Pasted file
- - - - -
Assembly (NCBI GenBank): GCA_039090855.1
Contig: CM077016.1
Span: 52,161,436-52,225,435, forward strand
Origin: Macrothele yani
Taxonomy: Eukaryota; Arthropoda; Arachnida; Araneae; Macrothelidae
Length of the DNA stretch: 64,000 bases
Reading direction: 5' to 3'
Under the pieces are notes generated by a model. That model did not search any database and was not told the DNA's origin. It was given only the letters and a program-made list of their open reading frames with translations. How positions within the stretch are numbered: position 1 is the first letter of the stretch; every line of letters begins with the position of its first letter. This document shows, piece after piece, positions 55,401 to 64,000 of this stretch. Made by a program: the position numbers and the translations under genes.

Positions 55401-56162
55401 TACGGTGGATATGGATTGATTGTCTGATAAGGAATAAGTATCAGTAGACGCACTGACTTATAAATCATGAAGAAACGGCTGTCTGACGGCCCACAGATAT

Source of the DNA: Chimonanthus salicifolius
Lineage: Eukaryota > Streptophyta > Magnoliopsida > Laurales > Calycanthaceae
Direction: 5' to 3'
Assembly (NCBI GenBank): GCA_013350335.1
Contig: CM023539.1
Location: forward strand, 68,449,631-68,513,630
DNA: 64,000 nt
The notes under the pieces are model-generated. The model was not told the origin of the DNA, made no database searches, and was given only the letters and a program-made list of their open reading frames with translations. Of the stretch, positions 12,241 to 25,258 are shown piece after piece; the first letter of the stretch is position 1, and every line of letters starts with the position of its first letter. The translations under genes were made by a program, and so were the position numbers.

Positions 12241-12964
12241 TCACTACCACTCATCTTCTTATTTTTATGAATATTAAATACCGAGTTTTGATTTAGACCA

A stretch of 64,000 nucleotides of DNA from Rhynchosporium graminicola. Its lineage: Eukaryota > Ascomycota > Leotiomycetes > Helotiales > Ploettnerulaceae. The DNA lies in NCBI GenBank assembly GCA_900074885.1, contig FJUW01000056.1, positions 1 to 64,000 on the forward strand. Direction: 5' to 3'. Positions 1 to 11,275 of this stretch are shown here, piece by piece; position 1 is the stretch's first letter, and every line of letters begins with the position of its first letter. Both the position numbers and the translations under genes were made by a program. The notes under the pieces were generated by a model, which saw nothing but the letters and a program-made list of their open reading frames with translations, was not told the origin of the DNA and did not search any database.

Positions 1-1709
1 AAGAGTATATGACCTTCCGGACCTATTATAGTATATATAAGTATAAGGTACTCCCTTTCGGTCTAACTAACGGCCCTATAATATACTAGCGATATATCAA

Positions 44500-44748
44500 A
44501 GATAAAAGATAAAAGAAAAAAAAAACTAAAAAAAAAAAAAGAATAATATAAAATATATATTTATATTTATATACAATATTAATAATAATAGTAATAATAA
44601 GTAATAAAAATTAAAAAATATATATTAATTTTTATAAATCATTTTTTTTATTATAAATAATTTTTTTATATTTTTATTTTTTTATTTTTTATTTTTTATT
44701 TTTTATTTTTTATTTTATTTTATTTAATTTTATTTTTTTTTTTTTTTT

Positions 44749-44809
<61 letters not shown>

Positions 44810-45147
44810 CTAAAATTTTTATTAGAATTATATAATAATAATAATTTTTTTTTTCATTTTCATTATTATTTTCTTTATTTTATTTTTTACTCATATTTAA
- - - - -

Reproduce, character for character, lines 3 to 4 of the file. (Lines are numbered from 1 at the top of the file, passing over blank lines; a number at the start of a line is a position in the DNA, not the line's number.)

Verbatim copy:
Span: 52,161,436-52,225,435, forward strand
Origin: Macrothele yani